February 18

Consecration, passion, sacrifice, and the love of people were always characteristics of servants of God. The verb “to run” used in the New Testament describes the consecration filled with passion of the people of God saturated in sacrifice. Alongside other writers of the New Testament, Paul uses this term at least 11 times with the goal of describing his way of life and his ministry, dedicated to God. The term refers to a dedication without limits, to an accelerated path to heaven, to an urgent fulfillment of the interests of the Kingdom of God. In the letter that Paul writes to his younger collaborator (Timothy 2:3-6), the apostle uses three metaphors to describe the race of the born-again Christian: a military one, an athletic one, and an agricultural one.
1. The major goal of a Roman soldier imposed rigorous discipline and unquestionable obedience toward “him who enlisted him as a soldier”.
2. An athlete needs to have strong characteristics of discipline, self-control, patience, and remarkable tenacity.
3. The farmer suggests hard work, diligence, and hope, in contrast with the inactive and lazy workers.
In all three of these examples, perseverance is remarked:
1. A perseverant soldier gains the approval of his commanding officers
2. A perseverant athlete wins the race.
3. A perseverant farmer gains the “rich harvest”.
The three illustrations have a common point: the idea that success is gained through discipline, hard work, and determination. Paul suggests a race for at least four reasons:
1. The Glory of God
2. Eternal life
3. The salvation of others
4. Eternal reward
What good does it do someone to be a believer if he does not bring glory to God through his race, eternal life for himself, salvation for those around him, and eternal reward? How is the existence of a church justified if the race of its members does not bring glory to God, eternal life for themselves, the salvation of the family members and the community, and eternal reward through ministry? Going back to the text in 2 Timothy 2, alongside the passage in 1 Corinthians 9, Paul explains the fact that the spiritual race is characterized by battle, discipline, and spiritual victory. The soldier, athlete, and farmer need to fight, need to be disciplined, and need to overcome. A born again Christian who runs with passion in his journey to heaven will understand that the battle is inevitable, discipline is indispensible, and the victory is invaluable. Now at the beginning of the year, it is the right moment for us to remember the race that presumes the battle for faith, the discipline of character, and the victory of life.

 The time that we have available to us to serve God is short, but we can do it intensely and enthusiastically. Let us not let anyone and anything stop us or slow us down in serving.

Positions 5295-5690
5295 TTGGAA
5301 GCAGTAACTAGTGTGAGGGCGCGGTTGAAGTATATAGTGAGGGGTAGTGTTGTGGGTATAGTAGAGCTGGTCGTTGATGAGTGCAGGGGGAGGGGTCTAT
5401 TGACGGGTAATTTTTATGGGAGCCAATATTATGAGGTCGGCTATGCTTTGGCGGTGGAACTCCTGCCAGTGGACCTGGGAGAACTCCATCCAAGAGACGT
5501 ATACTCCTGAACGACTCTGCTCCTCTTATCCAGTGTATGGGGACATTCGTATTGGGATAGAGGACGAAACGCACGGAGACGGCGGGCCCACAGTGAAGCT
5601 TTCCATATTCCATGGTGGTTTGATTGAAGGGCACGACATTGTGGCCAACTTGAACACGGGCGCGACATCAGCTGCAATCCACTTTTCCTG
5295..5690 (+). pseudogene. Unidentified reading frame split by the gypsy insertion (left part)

February 25

    The 66 Bible books contain a variety of literary styles and procedures, including parables. The parable is a fictional story, although it is usually realistic. The primary purpose of the Biblical parables was to express a superior spiritual truth. The parable of the tares continues the Savior's teaching about the Kingdom of Heaven. The master is God, the field is the world, the wheat is the man of God, the enemy is the Devil, the tares are the devil's men, the harvest is the end of the ages, the reapers are the angels. If in the parable of the sower we had only one category of seed and four categories of soil, in the parable of the tares we have two categories of seed and a single category of soil. In the parable of the sower, the Devil, God's enemy, compromises three of the four categories of soil, while in the parable of the tares he compromises the wheat seed by mixing it with the tares. God, as Master of the land, sows by day, while the enemy sows by night, secretly.
    Evil was not created by God, but was added to creation through the evil action of the Devil, who rebelled against the Creator. Adam and Eve were created by God in holiness and placed in His presence in Eden. The Devil came to Eve in a snake's physical form and sowed in her mind the seed of rebellion against the Creator. The parable of tares teaches that evil and good are in the world from the beginning and will remain to the end. The intent of the Lord's servants to remove the tares was not accepted by the Lord for the following reasons: wheat and tares are not yet ripe and can easily be confused; the tares are very similar to wheat, but when ripe, the tares remain standing tall, while the wheat becomes bent under the weight of the grains. Moreover, the roots of the wheat are so intertwined with the roots of the tares that pulling out the tares would pull out a lot of wheat as well. Also, the servants who would try to pull out the tares in the field would trample the whole harvest. Also, the servants are not perfect, so they risk being subjective in distinguishing between tares and wheat. In His wisdom, the Master decided to be leave them together until the harvest time, when the coming of reapers (the angels of God) who are qualified to distinguish between them. They will select them with precision, put the wheat in the grain of heaven and throw the tares into the hellfire.
    This does not mean that in the Church of God the evil (the sin) should be tolerated as it is in the world. There are public sins that must be punished by men, and hidden sins that will be punished by God. Sin must not be tolerated in the Church of God, but confessed and abandoned. This process must be sustained with fasting, prayer and self-control. However, the human nature has weaknesses, bad behavior, moments of vulnerability, and people should not be cast into the fire of hell because of these but rather lifted up with a spirit of gentleness: "if someone is caught in a sin, you who live by the Spirit should restore that person gently. But watch yourselves, or you also may be tempted" (Gal. 6:1). Paul notices the chance of such spiritual incidents. This does not mean living in sin, but confessing and abandoning sin because "nothing impure will enter heaven" (Rev. 21:27). The church judges the proved act, while God will judge the heart and conscience. The church must be the place where people repent, but it should not be the place where they are tolerated to sin. The church must be holy!